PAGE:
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Sales Theory and Practice
From your experience in the field of sales, what do you consider to be the single biggest sales theory (or myth) that in practice does not hold true? - by Community Mailbox
Well I'm not saying this doesn't hold true, but it isn't just automatic, and that is that if you make the calls you get the sales.
I agree that activity is the most important ingredient in the numbers, but just making calls doesn't make sales. That's why I'm here, why I spent thousands on Hopkins, Tracy, and True. Ziglar, Carnegie and Gitmore... or is it Gitomer... whatever... That's why I'm here - by rattus58
The biggest myth in sales is that you can do it without training.
Sales people who think they can be successful without training are fooling themselves. With the competition in the marketplace - more often than not it is not the best product or service that wins the prospect's business, but the best sales person.
This is the also the lie of multi-level marketing. That is why 99.9% of people who go into it fail. They are told they make a six figure income by just "sharing" with their friends and family. It is foolish to think anyone can just be highly successful in sales without training. - by Harold
I agree. Handling an objection might be a great feeling, but in my point of view the only way to have an objection met is if you come to understanding and agreement.
My original disregard for books/chapters on handling objections, was that it was too much of a clinic, like taking a shot in an underground range. If your bullet hits right, move the front sight further right/the rear sight left or a combination of both. Doesn't teach you a thing about shooting crosswind in a gale.
I admit some objections are pretty much a function of the human condition and the point here would be to clarify the objection however, we're talking about myths.. sales, in my opinion, is a process of finding out what they need, want, or will buy on the one hand, and our ability to get them to agree to buy it from us on the other - by rattus58
I believe the biggest myth in selling which crosses over into that related field, "sales training" is the validity of the term "sales professional."
I rarely use the term. I prefer "professionals who sell."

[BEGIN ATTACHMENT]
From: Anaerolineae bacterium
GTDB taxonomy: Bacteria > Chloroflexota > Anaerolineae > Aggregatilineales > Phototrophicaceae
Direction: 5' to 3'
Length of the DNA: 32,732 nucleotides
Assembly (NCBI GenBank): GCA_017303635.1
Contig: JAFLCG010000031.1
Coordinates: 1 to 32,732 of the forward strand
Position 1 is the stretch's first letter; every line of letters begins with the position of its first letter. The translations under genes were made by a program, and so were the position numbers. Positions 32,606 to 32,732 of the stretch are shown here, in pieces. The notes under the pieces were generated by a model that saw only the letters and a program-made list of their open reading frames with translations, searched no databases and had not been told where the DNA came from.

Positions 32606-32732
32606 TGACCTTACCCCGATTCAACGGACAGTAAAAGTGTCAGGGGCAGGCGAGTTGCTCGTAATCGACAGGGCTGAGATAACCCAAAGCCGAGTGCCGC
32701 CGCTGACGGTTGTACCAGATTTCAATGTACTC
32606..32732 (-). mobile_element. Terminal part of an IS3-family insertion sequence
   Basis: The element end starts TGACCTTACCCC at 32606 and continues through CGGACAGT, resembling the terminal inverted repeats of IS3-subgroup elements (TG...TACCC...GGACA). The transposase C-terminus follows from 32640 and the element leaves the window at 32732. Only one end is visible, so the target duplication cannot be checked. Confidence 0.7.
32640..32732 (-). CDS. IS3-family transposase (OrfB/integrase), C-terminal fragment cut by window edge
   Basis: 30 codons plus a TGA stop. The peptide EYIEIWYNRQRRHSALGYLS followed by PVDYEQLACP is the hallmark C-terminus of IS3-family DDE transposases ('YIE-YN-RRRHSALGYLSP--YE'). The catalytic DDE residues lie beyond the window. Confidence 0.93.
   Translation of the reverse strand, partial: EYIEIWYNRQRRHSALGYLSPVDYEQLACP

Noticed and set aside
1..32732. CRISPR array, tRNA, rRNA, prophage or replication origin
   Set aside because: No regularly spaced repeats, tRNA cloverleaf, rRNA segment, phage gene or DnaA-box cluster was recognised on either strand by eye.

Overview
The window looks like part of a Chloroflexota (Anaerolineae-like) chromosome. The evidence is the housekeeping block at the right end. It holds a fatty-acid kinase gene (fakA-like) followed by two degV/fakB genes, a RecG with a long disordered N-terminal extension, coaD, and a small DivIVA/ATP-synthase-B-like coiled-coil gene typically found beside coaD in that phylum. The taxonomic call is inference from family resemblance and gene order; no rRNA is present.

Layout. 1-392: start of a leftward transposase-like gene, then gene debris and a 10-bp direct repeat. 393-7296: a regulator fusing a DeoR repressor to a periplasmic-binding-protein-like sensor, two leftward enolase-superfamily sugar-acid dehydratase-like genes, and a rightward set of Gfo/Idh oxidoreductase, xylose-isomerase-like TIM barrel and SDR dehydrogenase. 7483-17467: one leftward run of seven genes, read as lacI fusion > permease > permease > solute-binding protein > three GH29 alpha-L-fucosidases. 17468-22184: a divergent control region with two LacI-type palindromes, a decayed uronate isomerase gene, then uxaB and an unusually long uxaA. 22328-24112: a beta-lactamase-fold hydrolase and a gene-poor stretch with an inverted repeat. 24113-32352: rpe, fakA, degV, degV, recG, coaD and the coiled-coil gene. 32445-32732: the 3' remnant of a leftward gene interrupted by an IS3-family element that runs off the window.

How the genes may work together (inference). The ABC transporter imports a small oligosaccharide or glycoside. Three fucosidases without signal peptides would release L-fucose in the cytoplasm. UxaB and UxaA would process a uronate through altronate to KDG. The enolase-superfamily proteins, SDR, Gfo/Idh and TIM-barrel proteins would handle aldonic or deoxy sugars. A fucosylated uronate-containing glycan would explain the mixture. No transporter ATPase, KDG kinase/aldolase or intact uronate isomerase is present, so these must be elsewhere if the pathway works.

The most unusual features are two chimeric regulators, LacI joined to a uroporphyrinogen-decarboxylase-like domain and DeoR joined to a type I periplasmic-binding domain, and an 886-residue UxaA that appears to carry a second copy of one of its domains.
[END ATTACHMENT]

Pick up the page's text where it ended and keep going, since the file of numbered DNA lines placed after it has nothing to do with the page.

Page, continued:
"Sales professional" is a term that became popular a few years ago at a point where it had previously lost its meaning. The direct sales mercenaries of decades ago were sales professionals. The same guy selling vacuum cleaners door to door could use the same skills selling pots and pans.
Today selling requires professionalism in the area of the products, services, and ideas being sold. You have to be a source who knows your stuff--not a grab bag of techniques. If I need some plumbing services performed I want someone who knows plumbing and knows it well. The same with insurance, advertising, dental work, or legal services. - by Gary A Boye
From your experience in the field of sales, what do you consider to be the single biggest sales theory (or myth) that in practice does not hold true?
For me, all sales theories are true and none of them are true.
The reason: not one single model or technique can possibly fit every prospect and also correctly serve the product or service being sold. Rather, it takes segments of many theoretical approaches by the sales rep that closes the sale.
Next, what works for one sales rep may not work for another. For every sales rep there is a different delivery style along with a different personal image.
Once a new sales rep is exposed to many sales approaches, it is up to that person to decide what works best for them and this takes time.
What would happen to believability if John Wayne spoke the lines from Pee Wee Herman, and visa versa?
Just because the lines are the same that does not guarantee the same meaning will be heard. Sales is a holistic dynamic.
Good question. - by John Voris
How would you define Salesmanship?
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